Will you help us write a new narrative to bridge the gap between the ‘wizards’ and the ‘prophets’? Historian of science Charles C. Mann has coined these terms to differentiate between techno-optimists (wizards) and strict ecologists (prophets) and their conflicting views in the food and agriculture debate. During this seminar we hope to find a new narrative that reconciles the wizards and the prophets views.
New narratives for the future of food
By 2050, the global population will have grown to around 9.5 billion people. Can our world support that? And what kind of world will it be? How do we feed the planet by then? ‘Simply’ producing more food is clearly not the solution. Today’s agricultural system is however largely based on increasing yields and reducing costs – at the risk of exhausting our planet’s resources. We know we need to change this pattern. But how?
Reconciling 'tech' and 'eco'
One of the most interesting contributions to the discussion on the future of food comes from the book The Wizard and the Prophet, written by the American award-winning journalist Charles C. Mann. Mann identifies that the experts who suggest answers to the question how to feed the world in the future?, broadly fall into two categories. For these categories, Mann coined the terms ‘wizards’ and ‘prophets’. Wizards tell us to have faith in scientific progress and technological innovation. Science and tech will help us fix the food system, as they have proven to do historically (for instance during the Green Revolution – the wizards hold Norman Borlaug to be their spiritual father). Prophets, on the other hand, believe that we cannot take, or create, more than the planet has to offer. Our prosperity will lead us to ruin, and the only solution is to cut back. The Prophets’ founding father is William Vogt – the pioneering ecologist who argued that humans have exceeded the planet’s ‘carrying capacity’.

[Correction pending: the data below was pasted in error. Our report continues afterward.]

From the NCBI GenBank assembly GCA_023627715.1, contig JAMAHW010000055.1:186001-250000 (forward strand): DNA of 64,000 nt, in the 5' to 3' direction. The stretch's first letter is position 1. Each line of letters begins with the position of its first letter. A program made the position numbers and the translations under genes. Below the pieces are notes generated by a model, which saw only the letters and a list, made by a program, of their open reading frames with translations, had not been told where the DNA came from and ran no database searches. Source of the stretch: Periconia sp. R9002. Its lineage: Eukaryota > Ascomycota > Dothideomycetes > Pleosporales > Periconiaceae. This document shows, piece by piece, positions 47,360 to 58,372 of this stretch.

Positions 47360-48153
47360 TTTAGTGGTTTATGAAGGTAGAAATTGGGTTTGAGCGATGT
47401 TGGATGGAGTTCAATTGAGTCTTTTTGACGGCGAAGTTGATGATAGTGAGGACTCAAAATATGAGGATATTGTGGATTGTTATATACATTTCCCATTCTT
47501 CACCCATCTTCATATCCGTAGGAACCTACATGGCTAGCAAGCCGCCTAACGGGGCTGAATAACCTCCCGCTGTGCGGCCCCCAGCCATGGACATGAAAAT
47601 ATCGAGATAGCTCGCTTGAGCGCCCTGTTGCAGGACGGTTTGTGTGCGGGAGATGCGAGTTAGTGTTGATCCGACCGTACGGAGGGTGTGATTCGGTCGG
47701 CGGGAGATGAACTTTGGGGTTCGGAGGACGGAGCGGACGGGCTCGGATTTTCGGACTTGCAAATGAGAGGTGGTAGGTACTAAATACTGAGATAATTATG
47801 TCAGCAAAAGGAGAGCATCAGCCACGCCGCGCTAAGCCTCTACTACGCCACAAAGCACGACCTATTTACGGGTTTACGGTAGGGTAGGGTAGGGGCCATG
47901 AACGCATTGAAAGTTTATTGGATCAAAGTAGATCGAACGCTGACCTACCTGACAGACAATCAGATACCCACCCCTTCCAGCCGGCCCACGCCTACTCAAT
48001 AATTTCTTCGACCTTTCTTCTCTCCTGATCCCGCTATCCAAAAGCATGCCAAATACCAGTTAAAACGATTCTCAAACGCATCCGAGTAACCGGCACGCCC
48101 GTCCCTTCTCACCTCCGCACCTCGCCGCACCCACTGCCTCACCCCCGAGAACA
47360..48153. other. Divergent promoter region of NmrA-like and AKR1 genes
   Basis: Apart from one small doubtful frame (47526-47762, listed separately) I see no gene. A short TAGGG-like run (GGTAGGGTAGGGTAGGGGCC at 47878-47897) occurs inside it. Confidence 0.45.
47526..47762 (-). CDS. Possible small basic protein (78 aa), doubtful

The perspectives in this ecology versus technology debate are now more divergent than ever. In 2018, journalist Hidde Boersma and Food Hub co-founder Joris Lohman stirred up the discussion in the Dutch context in an essay in the Volkskrant, arguing to end the polarization in the debate on the future of food.
During this seminar, Louise O. Fresco, president of Wageningen University & Research and other leading experts will present and discuss their view on this subject. How relevant is the discussion about the different paradigms in the debate about the future of food and agriculture? How can we bridge the gap between the so-called ‘ecologists' and ‘technologists’, wizards and prophets? The goal of the seminar is to create a new narrative for the future of our food system, that may gain support from both wizards and prophets, and everyone ideologically in between.
This symposium is open for professionals in Agri & Food, such as entrepreneurs, government, NGOs, research and retail. There is a limited number of 15 students that can join the symposium for free. Students that are interested, are requested to write a short motivation letter to: firstname.lastname@example.org before March 8th.
Line up speakers
- Prof. dr. ir. Louise O. Fresco,
President of the Executive Board, Wageningen University & Research
- Dr. ir. Martin Scholten,
Managing Director Animal Sciences Group, Wageningen University & Research
- Dr. ir. Ernst van den Ende,
Managing Director Plant Sciences Group, Wageningen University & Research
- Prof. dr. ir. Rogier Schulte,
Professor Plants Sciences, department farming systems ecology, Wageningen University & Research
- Prof. dr. ir. Imke de Boer,
Professor of Animal Production Systems, Wageningen University & Research
- Prof. dr. ir. Jan Willem Erisman,
CEO Louis Bolk Institute
- Charles C. Mann,
American journalist and author
- Simon Vink,
Spokesperson Executive Board, Wageningen University & Research
- Joris Lohman,
Co-founder Food Hub
- Hidde Boersma,
Science journalist, essayist and documentary film maker